GEOGRAPHIC SETTING: Craggey soils are on ridges and side slopes at high elevations in the Southern Blue Ridge mountains, MLRA 130B. Rock outcroppings are commonly associated with Craggey soils. Elevation commonly ranges from about 4,800 to 6,600 feet. On north and east aspects this soil may occur at somewhat lower elevations. Slopes range from 8 to 95 percent. These soils formed in residuum affected by soil creep and weathered from felsic to mafic igneous and high-grade metamorphic rocks such as granite, mica gneiss, hornblende gneiss, amphibolite, or high-grade metagraywacke. Mean annual air temperature ranges from 35 to 45 degrees F., and mean annual precipitation ranges from 60 to 110 inches. The frost-free season ranges from 90 to 130 days, and length of the growing season is about three months. Moist atmospheric conditions in the form of fog and cloud cover are prevalent throughout the year in these high mountain areas.
GEOGRAPHICALLY ASSOCIATED SOILS: These include the
Wayah soils. Balsam and Tanasee soils have formed from colluvium. Burton and Wayah soils have bedrock deeper than 20 inches. Clingman soils have organic horizons that are two-thirds or more of the thickness of the soil and mineral layers less than 4 inches thick. Longhope soils are very poorly drained and have organic horizons 16 to 30 inches thick overlying mineral soil material. Burton, Clingman, and Wayah soils occur on ridges and side slopes. Balsam and Tanasee soils are on colluvial benches, foot slopes and fans. Longhope soils occur in broad drainageways or fens (locally referred to as "bogs").
DRAINAGE AND PERMEABILITY: Somewhat excessively drained; surface runoff is rapid, and permeability is moderately rapid. Most of the water movement is along the lithic contact.
USE AND VEGETATION: Most of the acreage is in State or Federal ownership and is used for watershed protection, recreation, and wildlife habitat. In areas higher than about 5,400 feet, red spruce and fraser fir are the dominant trees. At the lower elevations, northern red oak, black oak, American beech, yellow birch, black cherry, sugar maple, eastern hemlock, and yellow buckeye are common trees. In many areas, the trees are stunted due to wind and ice damage and a "windswept" phase is recognized. The acreage covered by heath balds is vegetated with rhododendron, mountain laurel, blueberry, striped maple, bearberry, flame azalea, hawthorn, blue ridge goldenrod, and mountain ash.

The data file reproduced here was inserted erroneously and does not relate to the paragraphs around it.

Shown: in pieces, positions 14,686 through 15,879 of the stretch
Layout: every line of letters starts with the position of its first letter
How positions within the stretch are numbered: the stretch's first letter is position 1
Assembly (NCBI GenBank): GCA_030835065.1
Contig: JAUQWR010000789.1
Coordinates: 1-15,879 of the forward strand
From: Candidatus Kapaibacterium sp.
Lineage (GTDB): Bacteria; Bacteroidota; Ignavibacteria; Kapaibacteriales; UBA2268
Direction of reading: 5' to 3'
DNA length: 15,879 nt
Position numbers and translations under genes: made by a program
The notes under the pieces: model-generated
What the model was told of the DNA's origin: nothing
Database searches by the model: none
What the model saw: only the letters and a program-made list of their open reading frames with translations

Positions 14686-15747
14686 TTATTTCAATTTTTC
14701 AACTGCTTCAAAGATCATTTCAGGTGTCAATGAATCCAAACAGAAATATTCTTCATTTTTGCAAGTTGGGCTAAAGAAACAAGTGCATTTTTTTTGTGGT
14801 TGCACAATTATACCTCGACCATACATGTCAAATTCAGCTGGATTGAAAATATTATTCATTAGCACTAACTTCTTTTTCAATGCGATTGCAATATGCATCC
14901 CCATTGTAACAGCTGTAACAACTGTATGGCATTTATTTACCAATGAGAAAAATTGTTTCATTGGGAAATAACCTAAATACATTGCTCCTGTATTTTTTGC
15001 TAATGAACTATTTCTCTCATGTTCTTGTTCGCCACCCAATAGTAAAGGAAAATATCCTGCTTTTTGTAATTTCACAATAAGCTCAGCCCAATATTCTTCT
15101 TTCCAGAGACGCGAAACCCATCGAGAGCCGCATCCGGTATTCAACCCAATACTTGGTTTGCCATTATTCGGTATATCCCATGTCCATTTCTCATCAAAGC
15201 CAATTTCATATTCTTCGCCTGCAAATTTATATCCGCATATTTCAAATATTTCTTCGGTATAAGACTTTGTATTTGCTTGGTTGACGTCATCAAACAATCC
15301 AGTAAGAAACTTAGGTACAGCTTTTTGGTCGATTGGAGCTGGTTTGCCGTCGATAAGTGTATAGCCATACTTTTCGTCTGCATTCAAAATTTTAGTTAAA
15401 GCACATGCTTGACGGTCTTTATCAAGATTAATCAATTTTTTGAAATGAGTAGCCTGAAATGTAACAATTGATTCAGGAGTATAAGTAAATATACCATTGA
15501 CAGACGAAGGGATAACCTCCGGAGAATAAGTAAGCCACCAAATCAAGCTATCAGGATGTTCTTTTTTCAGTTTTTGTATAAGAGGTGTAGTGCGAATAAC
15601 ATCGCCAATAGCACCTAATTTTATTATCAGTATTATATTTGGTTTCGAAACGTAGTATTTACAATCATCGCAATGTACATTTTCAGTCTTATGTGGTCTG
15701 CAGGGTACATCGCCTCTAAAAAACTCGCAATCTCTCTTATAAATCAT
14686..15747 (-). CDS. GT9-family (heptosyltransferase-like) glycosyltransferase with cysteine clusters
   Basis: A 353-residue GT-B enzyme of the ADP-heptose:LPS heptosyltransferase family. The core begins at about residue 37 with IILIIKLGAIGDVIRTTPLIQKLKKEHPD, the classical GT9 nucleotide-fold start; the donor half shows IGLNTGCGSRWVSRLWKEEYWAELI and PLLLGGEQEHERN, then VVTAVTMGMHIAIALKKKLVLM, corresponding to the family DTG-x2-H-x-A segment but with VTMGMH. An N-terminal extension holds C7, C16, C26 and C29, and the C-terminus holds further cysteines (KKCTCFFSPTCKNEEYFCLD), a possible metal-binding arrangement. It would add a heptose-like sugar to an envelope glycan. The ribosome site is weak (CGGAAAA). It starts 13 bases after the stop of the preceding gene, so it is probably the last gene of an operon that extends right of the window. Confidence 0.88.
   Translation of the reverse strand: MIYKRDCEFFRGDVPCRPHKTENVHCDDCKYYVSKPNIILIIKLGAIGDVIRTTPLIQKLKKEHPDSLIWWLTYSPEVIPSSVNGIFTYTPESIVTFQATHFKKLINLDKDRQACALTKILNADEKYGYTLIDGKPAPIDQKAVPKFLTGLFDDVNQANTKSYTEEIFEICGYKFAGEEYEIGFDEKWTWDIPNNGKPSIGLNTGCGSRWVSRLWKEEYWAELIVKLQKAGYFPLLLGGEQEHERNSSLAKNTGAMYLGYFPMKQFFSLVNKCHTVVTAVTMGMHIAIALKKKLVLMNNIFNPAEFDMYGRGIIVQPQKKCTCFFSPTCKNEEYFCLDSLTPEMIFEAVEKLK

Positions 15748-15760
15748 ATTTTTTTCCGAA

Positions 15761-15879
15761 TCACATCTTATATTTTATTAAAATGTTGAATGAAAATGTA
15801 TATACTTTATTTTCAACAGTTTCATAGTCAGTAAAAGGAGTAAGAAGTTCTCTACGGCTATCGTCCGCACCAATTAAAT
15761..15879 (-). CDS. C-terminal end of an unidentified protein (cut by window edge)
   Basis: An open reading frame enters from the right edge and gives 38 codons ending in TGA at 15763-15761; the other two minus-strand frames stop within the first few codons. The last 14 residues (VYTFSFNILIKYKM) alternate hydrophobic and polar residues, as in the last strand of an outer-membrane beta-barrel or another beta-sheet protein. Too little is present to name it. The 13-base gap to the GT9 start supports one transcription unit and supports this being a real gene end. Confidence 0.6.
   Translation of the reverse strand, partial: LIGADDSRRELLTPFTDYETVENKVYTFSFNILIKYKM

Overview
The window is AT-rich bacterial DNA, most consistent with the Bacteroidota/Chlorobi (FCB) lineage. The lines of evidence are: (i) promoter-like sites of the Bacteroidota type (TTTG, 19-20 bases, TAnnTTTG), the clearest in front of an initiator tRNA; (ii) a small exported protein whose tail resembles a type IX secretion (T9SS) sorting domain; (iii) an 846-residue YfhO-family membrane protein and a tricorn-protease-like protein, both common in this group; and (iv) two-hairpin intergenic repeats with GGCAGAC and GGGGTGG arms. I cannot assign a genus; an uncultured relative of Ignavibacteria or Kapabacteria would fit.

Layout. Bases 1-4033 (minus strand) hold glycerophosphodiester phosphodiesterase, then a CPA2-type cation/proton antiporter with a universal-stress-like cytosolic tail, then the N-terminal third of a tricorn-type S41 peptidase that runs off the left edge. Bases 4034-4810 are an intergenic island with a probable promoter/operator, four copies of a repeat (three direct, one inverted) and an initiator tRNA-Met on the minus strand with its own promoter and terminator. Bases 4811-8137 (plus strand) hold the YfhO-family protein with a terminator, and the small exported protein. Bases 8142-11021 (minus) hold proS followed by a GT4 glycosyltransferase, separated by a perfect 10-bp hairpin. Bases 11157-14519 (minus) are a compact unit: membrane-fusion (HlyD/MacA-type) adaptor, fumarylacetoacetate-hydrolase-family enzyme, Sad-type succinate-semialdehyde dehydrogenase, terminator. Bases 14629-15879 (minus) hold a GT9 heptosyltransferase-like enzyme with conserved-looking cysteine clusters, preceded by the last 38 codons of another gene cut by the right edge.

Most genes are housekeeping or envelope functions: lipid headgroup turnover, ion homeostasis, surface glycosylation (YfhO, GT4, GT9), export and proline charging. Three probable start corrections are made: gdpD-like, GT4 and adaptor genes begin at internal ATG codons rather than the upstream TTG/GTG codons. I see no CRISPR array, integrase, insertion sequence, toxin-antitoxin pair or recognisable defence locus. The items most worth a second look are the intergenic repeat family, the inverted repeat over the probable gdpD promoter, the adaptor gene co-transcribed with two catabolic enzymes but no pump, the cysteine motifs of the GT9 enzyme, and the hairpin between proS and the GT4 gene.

DISTRIBUTION AND EXTENT: High elevations in the Southern Blue Ridge mountains, MLRA 130B of North Carolina, Tennessee, and Virginia. The series is of moderate extent.
MLRA SOIL SURVEY REGIONAL OFFICE (MO) RESPONSIBLE: Morgantown, West Virginia
SERIES ESTABLISHED: Buncombe County, North Carolina; 1982.
REMARKS: Craggey soils were formerly mapped in the Cleveland and Porters series and in miscellaneous stony land units. These soils would have been classified in the Lithosol great soil group. Craggey series was initially placed in a mesic soil temperature class. Soil temperature data collected in North Carolina support placement of this series in the frigid soil temperature class. Although Craggey soils may exhibit some of the characteristics of andic soil properties, they lack the volcanic glass found in soils of similar taxa in the Western United States.
ADDITIONAL DATA: Characterization data are available from the NSSC Soil Survey Laboratory, Lincoln, NE for this pedon: S91NC-021-009.
Diagnostic horizons and features recognized in this pedon are:
Umbric epipedon - the zone from the mineral soil surface to a depth of 14 inches (A1 and A2 horizons)
Lithic contact - the occurrence of hard bedrock at a depth of 14 inches (R horizon)
Isotic mineralogy class - In more than one-half of the control section, a 1500 kPa water to clay ratio of 0.6 or more and a pH in NaF solution of more than 8.4.
NASIS Data Map Unit ID: NASIS data for the typical pedon in Buncombe County, NC are represented by DMU ID # 368632.
MLRA: 130B SIR: NC0117, NC0232 (Organic Surface)
02/11-BPS: Taxonomic Classification -- 11th Keys, update competing and associated series, MLRA clarification
National Cooperative Soil Survey